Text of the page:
Reformers are mornin’ glories, said the sage of Tammany Hall, George Washington Plunkitt. They lack the grit and determination of political professionals, and so are forever doomed in their efforts to turn politics and government into dispassionate, rational enterprises undertaken by men and women with only the purest intent and, of course, all the right positions.
As a State Senator and a Tammany man from the West Side in the 1890′s, Plunkitt watched with some amusement as various do-gooders tried to drive his friends out of government. They usually failed, because they simply didn’t have the knowledge and stamina for the fight. “There have been reform committees of fifty, of sixty, of seventy, of one hundred and all sorts of numbers that started out to do up the regular political organizations,” he said. “They were mornin’ glories-looked lovely in the mornin’ and withered up in a short time, while the regular machines went on flourishin’ forever, like fine old oaks.”
A hundred years after Plunkitt offered his insights into New York politics, a mornin’ glory by the name of Ronald Lauder surveyed the city’s body politic with some dismay and then announced that he held the solution to better government. He spent millions in the 1990′s to persuade New Yorkers that term limits were the answer to what ailed city politics. The people were quite taken with this very simple solution and, indeed, became so ecstatic that they forgot they had the power to impose term limits all along: All they needed to do was vote in large numbers against incumbents and-hurrah!-he barnacle-brained time-servers would be forced out of office without resort to legislative mandates.
Ah, but the Lauder solution was neat and clean and simple: Two terms and you’re done. That is the law in New York now. Reformers considered this a triumph.
Not surprisingly, however, the term-limits law has not made city government conspicuously better, and may indeed have made matters worse, since the only people who remember anything are the unelected and unaccountable staff members. Mornin’-glory Lauder thought he knew what evil lurked in the heart of the body politic. If only ….
Had he “been brought up in the difficult business of politics,” in Plunkitt’s words, Mr. Lauder would have understood that the solution to better government in the city and in Albany is a good deal more subtle than term limits, and probably more effective. If the mornin’ glories demanded that members of the City Council and State Assembly work at their jobs full-time, with no opportunity to use their law firms and other businesses to cash in on their connections, why, the dreaded occasion of sin would rarely present itself.
The recent case of State Senator Guy Velella of the Bronx offers a case in point. To the mornin’ glories, Mr. Velella would seem to be a classic example of the need for term limits in Albany. He has been hanging around the city since 1971, first in the Assembly, then in the State Senate. A Republican-Conservative, he talked the small-government game, but he was legendary for his prowess at the pork barrel. He was a well-known and powerful figure in state politics because he wheeled and dealed and played the inside game. Oh, and let’s not forget nepotism-his 90-year-old father has a patronage job with the Board of Elections.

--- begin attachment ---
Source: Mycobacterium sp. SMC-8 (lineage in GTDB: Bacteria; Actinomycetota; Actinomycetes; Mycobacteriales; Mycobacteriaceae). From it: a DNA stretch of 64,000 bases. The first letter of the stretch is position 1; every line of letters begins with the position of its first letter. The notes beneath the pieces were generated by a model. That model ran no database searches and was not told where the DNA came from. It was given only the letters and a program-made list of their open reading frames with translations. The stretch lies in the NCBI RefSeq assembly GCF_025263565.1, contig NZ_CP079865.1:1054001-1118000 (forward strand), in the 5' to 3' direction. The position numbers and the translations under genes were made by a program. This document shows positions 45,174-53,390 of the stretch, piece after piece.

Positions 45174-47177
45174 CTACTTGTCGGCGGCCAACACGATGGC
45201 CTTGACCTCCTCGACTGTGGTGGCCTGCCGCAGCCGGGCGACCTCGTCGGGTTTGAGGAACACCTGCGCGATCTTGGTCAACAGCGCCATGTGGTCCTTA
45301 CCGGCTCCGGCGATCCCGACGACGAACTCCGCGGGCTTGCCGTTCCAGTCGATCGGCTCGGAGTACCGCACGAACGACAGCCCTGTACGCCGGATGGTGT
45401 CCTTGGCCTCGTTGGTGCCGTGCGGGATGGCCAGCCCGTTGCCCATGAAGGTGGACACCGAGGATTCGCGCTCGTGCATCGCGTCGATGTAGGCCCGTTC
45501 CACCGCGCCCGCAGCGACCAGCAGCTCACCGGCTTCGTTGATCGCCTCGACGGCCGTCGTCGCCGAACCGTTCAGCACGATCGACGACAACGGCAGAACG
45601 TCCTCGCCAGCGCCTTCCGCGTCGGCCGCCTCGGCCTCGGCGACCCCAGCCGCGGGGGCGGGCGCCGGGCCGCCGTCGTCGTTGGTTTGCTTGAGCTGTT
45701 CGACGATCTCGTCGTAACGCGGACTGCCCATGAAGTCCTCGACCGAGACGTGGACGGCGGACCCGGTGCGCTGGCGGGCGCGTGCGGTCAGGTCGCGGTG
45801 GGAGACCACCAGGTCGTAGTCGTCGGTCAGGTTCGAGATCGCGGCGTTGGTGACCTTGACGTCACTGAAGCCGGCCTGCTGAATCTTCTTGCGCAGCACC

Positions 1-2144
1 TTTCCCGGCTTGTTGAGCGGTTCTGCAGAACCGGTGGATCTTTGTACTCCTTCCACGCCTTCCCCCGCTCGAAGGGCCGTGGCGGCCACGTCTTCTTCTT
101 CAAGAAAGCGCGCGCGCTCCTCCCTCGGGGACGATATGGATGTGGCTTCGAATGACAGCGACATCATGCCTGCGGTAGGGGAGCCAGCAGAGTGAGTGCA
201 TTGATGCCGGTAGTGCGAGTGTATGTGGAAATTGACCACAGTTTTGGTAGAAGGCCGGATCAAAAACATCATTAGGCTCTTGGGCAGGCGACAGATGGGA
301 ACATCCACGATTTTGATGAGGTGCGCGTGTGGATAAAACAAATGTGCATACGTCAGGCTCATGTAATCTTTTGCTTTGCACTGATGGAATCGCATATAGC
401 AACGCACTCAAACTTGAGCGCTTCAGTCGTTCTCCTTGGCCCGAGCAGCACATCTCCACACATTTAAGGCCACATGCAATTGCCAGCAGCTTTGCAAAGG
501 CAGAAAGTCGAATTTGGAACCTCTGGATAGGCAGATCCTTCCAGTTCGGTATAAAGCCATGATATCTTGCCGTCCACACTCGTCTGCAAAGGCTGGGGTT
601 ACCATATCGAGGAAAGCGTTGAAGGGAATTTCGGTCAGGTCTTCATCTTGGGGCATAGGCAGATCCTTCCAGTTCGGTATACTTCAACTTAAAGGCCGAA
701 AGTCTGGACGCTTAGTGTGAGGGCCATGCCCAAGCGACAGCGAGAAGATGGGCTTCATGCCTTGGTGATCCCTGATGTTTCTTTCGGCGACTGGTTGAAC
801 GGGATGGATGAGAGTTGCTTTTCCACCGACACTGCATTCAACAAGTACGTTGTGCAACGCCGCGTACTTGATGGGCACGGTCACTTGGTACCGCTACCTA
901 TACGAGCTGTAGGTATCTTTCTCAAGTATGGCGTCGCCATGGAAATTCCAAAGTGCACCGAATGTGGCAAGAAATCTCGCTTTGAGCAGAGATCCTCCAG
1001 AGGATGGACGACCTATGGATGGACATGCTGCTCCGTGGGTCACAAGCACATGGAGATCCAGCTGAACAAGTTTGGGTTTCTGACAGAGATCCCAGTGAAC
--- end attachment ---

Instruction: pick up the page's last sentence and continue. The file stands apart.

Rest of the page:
So, when Mr. Velella’s career came to an abrupt end the other day with his resignation and his subsequent guilty plea in a corruption case, the mornin’ glories muttered yet again about the corrosive effects of long-term membership in any political house of ill repute.
In fact, the real scandal involving the ex-Senator has nothing to do with longevity and everything to do with availability. State Senators and Assembly members, like members of the City Council, are considered part-time workers and so are available to work outside the house. Some do not, which if nothing else suggests that the spirit of public service has not been snuffed out entirely. But many lawmakers, like Mr. Velella, practice law on the side. News accounts of his plea bargain, in which he pleaded guilty to taking kickbacks from contractors seeking business from the state, noted that among his law firm’s clients were major insurance companies. Did these giants of the industry just happen to find Mr. Velella’s firm in the telephone book? Certainly not-Mr. Velella, when he was not practicing law, happened to be the chairman of the State Senate’s Insurance Committee.
As is so often the case with political corruption, what’s shocking here is what’s legal. Lawyer-lawmakers like Mr. Velella regularly use their political influence and reputation on behalf of their clients.
Depriving City Council members and state lawmakers of outside earnings would go a long way towards ending the sleazy deals that muck up city and state politics. Too bad the mornin’ glories didn’t understand that.
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